Kodansha USA currently publishes the manga in English in a digital format since 2017.

Production

When writing GTO, Fujisawa was influenced by the writing style of Kouhei Tsuka. The series was originally intended to run for 10 volumes, however it was extended at the request of the publisher. Fujisawa began to run out of characters as a result. When faced with writing block he would write stories without Onizuka.
Onizuka’s first name, Eikichi, was taken from musician Eikichi Yazawa. When developing Onizuka’s character for the series, Fujisawa sought to incorporate real character traits from Japanese gangs often referred to as “Yankees”. Onizuka’s look is modelled on such gang members and was not intended to convey an “American look”. Onizuka acts tough and confident but is actually shy and lacking in confidence to follow through on some of his desires. He is a simple character that stands by his own reasoning and principles and has his own conscience. Fujisawa gave him the viewpoint that you should take responsibility for your actions, something he sees as important.
Onizuka’s role in the school is to provide a bridge between the students and teachers. The character of Fuyutsuki reflects the point of view of the average teacher. Fujisawa highlights his own school experience where teachers were mostly focused only on a good performance record rather than the teaching itself. However he was able to take an interest in Mathematics because of the approach of his teacher. He used this experience to build the series.
Tatsuya Egawa has claimed that GTO plagiarized his debut manga, Be Free!.

Plot

Eikichi Onizuka is a 22-year-old ex-gang member and a virgin. While peeping up girls’ skirts at a local shopping mall, Onizuka meets a girl who agrees to go out on a date with him. Onizuka’s attempt to sleep with her fails when her current “boyfriend”, her teacher, shows up at the love hotel they are in and asks her to return to him. The teacher is old and unattractive, but has sufficient influence over her that she leaps from a second-story window and lands in his arms.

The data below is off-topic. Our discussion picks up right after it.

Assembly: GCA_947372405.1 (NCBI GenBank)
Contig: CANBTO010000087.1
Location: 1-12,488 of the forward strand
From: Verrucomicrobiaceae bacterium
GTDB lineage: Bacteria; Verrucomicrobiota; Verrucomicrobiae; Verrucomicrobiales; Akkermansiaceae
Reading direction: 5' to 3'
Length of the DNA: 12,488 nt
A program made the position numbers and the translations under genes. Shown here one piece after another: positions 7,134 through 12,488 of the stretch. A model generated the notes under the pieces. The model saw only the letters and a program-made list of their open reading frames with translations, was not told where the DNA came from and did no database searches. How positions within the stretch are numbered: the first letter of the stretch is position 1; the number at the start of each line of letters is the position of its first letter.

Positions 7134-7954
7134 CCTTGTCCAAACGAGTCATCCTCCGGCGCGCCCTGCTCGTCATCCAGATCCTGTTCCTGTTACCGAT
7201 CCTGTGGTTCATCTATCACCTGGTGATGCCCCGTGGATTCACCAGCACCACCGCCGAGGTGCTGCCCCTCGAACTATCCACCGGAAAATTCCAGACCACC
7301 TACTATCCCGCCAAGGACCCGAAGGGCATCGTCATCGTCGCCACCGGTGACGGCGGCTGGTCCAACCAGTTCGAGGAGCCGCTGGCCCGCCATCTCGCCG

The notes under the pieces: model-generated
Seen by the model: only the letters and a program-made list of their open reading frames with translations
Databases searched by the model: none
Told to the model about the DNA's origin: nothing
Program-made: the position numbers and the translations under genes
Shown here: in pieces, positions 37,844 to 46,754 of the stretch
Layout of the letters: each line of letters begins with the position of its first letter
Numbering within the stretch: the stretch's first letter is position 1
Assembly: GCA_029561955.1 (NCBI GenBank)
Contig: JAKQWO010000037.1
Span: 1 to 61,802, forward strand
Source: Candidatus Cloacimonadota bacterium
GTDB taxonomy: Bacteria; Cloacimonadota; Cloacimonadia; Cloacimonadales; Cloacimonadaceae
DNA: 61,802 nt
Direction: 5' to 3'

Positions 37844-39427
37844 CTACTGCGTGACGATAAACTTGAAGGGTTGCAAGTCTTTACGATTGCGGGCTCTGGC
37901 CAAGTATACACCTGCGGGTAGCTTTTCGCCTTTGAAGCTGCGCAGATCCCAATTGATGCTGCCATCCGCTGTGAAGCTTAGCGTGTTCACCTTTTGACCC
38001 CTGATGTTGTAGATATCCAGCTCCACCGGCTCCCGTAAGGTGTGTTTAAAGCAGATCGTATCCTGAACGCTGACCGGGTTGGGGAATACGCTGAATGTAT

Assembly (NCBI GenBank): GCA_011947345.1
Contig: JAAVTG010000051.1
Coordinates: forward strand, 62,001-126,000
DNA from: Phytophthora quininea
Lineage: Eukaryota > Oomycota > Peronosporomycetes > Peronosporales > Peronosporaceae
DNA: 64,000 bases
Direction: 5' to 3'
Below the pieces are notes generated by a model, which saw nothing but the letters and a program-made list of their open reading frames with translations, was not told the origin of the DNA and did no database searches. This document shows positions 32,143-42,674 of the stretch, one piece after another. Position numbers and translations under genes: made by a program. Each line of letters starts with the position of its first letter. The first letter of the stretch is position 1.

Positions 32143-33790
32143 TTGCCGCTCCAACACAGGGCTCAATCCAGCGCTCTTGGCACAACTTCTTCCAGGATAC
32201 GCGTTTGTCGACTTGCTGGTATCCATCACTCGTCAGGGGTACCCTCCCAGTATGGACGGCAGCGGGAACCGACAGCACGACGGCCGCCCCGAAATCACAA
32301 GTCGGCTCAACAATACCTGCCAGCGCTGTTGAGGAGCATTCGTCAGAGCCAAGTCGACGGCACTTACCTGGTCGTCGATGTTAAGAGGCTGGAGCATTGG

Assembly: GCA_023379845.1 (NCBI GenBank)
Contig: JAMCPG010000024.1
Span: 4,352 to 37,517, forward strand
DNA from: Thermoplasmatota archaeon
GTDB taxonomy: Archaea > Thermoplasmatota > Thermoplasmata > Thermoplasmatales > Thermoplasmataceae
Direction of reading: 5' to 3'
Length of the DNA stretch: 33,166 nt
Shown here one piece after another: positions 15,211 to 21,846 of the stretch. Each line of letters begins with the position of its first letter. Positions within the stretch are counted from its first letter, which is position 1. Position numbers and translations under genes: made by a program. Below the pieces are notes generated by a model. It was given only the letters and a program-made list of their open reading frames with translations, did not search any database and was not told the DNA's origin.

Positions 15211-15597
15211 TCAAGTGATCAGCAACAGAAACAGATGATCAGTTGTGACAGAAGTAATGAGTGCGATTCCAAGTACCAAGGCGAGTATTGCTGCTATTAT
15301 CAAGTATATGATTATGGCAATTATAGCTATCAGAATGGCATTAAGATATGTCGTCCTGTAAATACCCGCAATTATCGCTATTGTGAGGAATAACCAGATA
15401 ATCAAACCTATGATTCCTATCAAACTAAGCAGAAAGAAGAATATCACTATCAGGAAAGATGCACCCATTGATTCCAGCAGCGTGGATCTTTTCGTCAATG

Onizuka, upon seeing this display of a teacher’s power over girls, decides to become a teacher himself. However, he earns his teaching degree, just barely, at a second-rate college. In his quest, he discovers two important things: he has a conscience and a sense of morality. This means taking advantage of impressionable schoolgirls is out of the question, but their unusually attractive mothers are a different matter. He enjoys teaching and, most of the time, he teaches life lessons rather than the routine schoolwork. He hates the systems of traditional education, especially when they have grown ignorant and condescending to students and their needs.
With these realizations, he sets out to become the greatest teacher ever, using his own brand of philosophy and the ability to do nearly anything when under enough pressure. He is hired as a long-shot teacher by a privately operated school, in Kichijōji, to tame a class that has driven one teacher to a mysterious death, another to nervous breakdown, and one other to joining a cult. He embarks on a mission of self-discovery by breaking through to each student one-by-one, and helping each student to overcome their problems and learn to genuinely enjoy life. He uses methods that would be unorthodox, against the law, and also life-threatening, yet somehow, he manages to succeed in educating and opening up his students.